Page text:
Previous scholarship has demonstrated that a significant part of Christian themes in early Manichaean text and art deal with the life of Christ. This study centers on one example in the form of a sermon, purportedly given by Mani and preserved in Coptic translation from the late 4th or early 5th century in the first chapter of the Berlin Kephalaia (Kephalaion 1, 12.21–13.11). The 22-line passage under consideration is a brief summary of Jesus’ life narrated in sixteen events from Incarnation to Ascension. By focusing on the question of the sourcing of these sixteen events, this study maps their correlation to the canonical gospels and to Tatian’s Diatessaron. It demonstrates that these sixteen events do not accord with any one particular gospel, nor with a straightforward combination of the four gospels collectively. Instead, they follow a chronology unique to the Diatessaron—the earliest known gospel harmony dating from the late 2nd century and attributed to Tatian—that was used in the place of the four gospels until the end of the 5th century across Syro-Mesopotamia. This comparative assessment thus suggests that the ultimate source behind Mani’s sermon was most likely the Diatessaron, which in turn leads to a dual conclusion: (1) Mani and the early Manichaeans in 3rd-century southern Mesopotamia learned about the life of Christ from Tatian’s gospel harmony; and (2) this passage of the Berlin Kephalaia constitutes a Late Antique, Coptic Manichaean witness to the Diatessaron.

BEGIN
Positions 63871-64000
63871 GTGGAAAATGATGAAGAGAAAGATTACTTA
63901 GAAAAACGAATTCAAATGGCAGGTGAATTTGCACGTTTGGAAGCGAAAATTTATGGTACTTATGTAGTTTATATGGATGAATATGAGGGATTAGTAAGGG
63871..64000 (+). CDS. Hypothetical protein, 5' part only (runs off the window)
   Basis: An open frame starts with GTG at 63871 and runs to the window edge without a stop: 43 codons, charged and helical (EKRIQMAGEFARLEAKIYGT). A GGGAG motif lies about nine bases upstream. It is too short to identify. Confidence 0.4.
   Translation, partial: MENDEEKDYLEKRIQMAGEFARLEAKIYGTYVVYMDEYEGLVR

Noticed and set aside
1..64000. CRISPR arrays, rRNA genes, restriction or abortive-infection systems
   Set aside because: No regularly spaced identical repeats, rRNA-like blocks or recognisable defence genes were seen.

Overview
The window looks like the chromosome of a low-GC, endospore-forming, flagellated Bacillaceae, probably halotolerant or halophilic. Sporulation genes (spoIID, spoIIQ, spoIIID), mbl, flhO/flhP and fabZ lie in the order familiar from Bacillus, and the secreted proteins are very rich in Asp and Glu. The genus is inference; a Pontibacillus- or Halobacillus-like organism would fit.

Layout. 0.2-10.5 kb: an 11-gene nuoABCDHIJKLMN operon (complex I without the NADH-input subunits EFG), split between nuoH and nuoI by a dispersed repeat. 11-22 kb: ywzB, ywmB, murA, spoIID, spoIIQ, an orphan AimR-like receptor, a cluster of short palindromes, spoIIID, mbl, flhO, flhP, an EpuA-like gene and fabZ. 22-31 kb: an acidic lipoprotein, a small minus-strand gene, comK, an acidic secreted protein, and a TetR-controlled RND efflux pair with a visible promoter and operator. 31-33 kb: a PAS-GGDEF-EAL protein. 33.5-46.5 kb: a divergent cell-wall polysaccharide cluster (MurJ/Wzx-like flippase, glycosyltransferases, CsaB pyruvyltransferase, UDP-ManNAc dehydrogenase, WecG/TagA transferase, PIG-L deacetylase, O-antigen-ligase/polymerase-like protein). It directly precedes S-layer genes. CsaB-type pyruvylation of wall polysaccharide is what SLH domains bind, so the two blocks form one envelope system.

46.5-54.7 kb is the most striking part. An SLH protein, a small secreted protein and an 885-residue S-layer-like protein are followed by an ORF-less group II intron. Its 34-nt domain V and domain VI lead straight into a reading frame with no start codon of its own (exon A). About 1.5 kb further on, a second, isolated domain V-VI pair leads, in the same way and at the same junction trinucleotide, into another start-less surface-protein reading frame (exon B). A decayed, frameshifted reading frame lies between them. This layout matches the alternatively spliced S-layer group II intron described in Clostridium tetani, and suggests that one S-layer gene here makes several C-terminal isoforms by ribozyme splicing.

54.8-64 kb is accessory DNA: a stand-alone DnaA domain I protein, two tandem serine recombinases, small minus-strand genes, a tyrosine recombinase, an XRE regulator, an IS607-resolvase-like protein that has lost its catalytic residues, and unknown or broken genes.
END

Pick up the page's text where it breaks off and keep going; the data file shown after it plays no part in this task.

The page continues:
This chapter examines part of the development of North African Manichaeism, with a specific focus on Aduersus Manichaeos, an anti-Manichaean treatise attributed to Evodius of Uzalis. Evodius, a friend of Augustine of Hippo, probably wrote Aduersus Manichaeos in the years 420–425. Thus, the treatise constitutes an important source on North African Manichaeism, written two decades after the major anti-Manichaean works of Augustine. A preliminary section discusses Evodius’ sources. Unlike Augustine, he was not a former member of the Manichaean movement, and his Aduersus Manichaeos lacks the insiders’ knowledge of Augustine’s treatises. Nevertheless, it will be argued that Evodius had prepared himself thoroughly in order to write his anti-Manichaean treatise. The subsequent section offers an overview of testimonia on the Manichaean canon in the Latin world. These testimonia seem to suggest that—over time—the North African Manichaeans held one particular letter of Mani, the Epistula fundamenti, in high esteem. The concluding section briefly addresses the genre, status, contents and circulation of Mani’s letter.